Loren Roberts went to Newport Beach Country Club on Nov. 5 for a special day in his honor. But he also wanted to make it a meaningful day for a select group at the golf course.
Roberts was being inducted into the Toshiba Classic Hall of Fame. He also conducted an exclusive putting clinic for friends and sponsors of the annual tournament. Those people were learning from one of the best with the putter.
Roberts, a.k.a. the Boss of the Moss, is known for his expertise and deftness in the short game. The advice and tips he offered weren't complex. They were simple, sort of like the method he used to reach his status.
He explained to the group that there are two types of golfers when it comes to putting: non-linear and linear. The latter are those who putt or aim in a straight line at the hole. Roberts is a non-linear golfer when it comes to putting. He aims for a curve, he can usually see the break, and his putts roll in a bending fashion.
Roberts also said the most important part of putting is speed control.
He was on his game last year at the Toshiba Classic when he won the tournament, finishing at eight-under-par 205. He returns for the Champions Tour event March 15-17. No one has been able to repeat in the history of the tournament, which is in its 19th year.
A repeat for Roberts would hardly be a surprise. His short game comes into play at Newport Beach, the shortest course in length (6,591 yards) on the Champions Tour, for golfers 50 years and older.
That aforementioned method he used to acquire those skills was built during his time as a golf pro at San Luis Obispo Country Club.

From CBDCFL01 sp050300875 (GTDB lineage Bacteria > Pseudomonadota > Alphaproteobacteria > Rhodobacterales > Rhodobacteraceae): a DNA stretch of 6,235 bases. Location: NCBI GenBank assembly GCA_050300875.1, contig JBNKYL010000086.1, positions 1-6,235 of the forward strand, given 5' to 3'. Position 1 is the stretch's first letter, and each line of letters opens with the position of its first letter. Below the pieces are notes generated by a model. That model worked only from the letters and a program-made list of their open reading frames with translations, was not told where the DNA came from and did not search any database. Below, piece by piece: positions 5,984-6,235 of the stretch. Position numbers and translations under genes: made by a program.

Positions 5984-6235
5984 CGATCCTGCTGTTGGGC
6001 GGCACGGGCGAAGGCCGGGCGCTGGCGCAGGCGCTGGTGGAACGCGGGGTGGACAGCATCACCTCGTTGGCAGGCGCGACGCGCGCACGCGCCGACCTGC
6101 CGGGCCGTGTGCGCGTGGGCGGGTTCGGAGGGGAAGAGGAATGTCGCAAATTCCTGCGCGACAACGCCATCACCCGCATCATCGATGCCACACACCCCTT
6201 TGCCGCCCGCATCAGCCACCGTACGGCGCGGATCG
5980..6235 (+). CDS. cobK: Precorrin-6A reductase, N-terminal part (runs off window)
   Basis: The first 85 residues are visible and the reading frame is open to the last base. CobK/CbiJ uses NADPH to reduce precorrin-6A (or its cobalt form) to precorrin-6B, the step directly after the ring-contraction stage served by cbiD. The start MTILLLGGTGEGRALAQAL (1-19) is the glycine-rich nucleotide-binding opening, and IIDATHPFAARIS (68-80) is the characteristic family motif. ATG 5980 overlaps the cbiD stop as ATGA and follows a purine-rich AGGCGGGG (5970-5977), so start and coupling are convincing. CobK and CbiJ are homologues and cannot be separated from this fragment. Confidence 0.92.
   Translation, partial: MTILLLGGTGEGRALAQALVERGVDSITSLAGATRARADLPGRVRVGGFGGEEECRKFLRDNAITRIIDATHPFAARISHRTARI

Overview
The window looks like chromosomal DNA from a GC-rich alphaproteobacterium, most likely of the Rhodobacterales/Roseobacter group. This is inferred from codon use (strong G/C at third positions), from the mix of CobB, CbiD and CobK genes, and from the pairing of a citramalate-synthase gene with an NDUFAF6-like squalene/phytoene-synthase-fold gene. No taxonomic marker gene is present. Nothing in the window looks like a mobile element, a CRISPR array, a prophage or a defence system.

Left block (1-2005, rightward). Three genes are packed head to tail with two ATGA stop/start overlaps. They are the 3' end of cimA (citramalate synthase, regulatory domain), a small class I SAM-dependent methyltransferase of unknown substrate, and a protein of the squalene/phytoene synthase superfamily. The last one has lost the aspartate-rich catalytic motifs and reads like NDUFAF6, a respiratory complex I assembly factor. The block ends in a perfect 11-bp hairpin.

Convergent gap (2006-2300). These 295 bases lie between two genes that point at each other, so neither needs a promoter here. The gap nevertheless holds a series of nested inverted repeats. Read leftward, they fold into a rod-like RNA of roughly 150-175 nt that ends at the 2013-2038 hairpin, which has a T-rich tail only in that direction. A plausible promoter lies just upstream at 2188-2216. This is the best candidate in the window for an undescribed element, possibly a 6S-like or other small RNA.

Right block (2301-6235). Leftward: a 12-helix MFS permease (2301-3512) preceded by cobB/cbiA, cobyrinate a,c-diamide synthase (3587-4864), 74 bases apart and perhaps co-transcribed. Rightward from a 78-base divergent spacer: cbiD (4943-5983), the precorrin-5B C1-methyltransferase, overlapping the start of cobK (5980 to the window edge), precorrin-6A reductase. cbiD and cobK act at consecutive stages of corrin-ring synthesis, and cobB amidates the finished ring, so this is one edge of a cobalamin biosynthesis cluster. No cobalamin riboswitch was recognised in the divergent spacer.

He found time to practice.
"When it got to 2 or 3 p.m., no one really played any more," Roberts explained. "The pro shop was literally 20 yards away from the putting green, and I could hear the phone with the door open from there. So I just kept putting and putting."
Roberts has had several great accomplishments when it comes to golf: eight PGA Tour victories and 13 wins on the Champions Tour. But the 57–year-old golfer says his greatest feat was the way he came up.
He takes pride in his background. He took a rather unique path toward his success as a golfer.
"I'm proud of the fact that I've had a pretty good dog-gone career for somebody coming out of the pro shop," said Roberts, who won the 2012 Toshiba Classic by two strokes. "You don't see kids now work a pro-shop job and then two days before qualifying school take a week off, play a practice round and tee it up. These kids are playing mini-tours and playing golf 365 days a year. I'm pretty proud of the fact that I was able to come out of the golf shop and establish a pretty good career."
Roberts' career has been good because of his accomplishments and his longevity. His short game has been a big reason why he has had staying power.
He didn't win his first PGA Tour event until the 12th year of his career, when he came out on top at the Arnold Palmer Invitational, then known as Bay Hill, in 1991.
He had 12 wins on the Champions Tour but then went two years without a victory. At the 2012 Toshiba Classic he showed he still has staying power when he won amid 25-30-mile-per-hour winds for the final round.
There was some rain too, which led to delays, but that did not faze Roberts.
He won by two strokes, holding off the likes of Mark Calcavecchia, Tom Kite and Bernhard Langer, who all finished tied for second.
His short game certainly helped.
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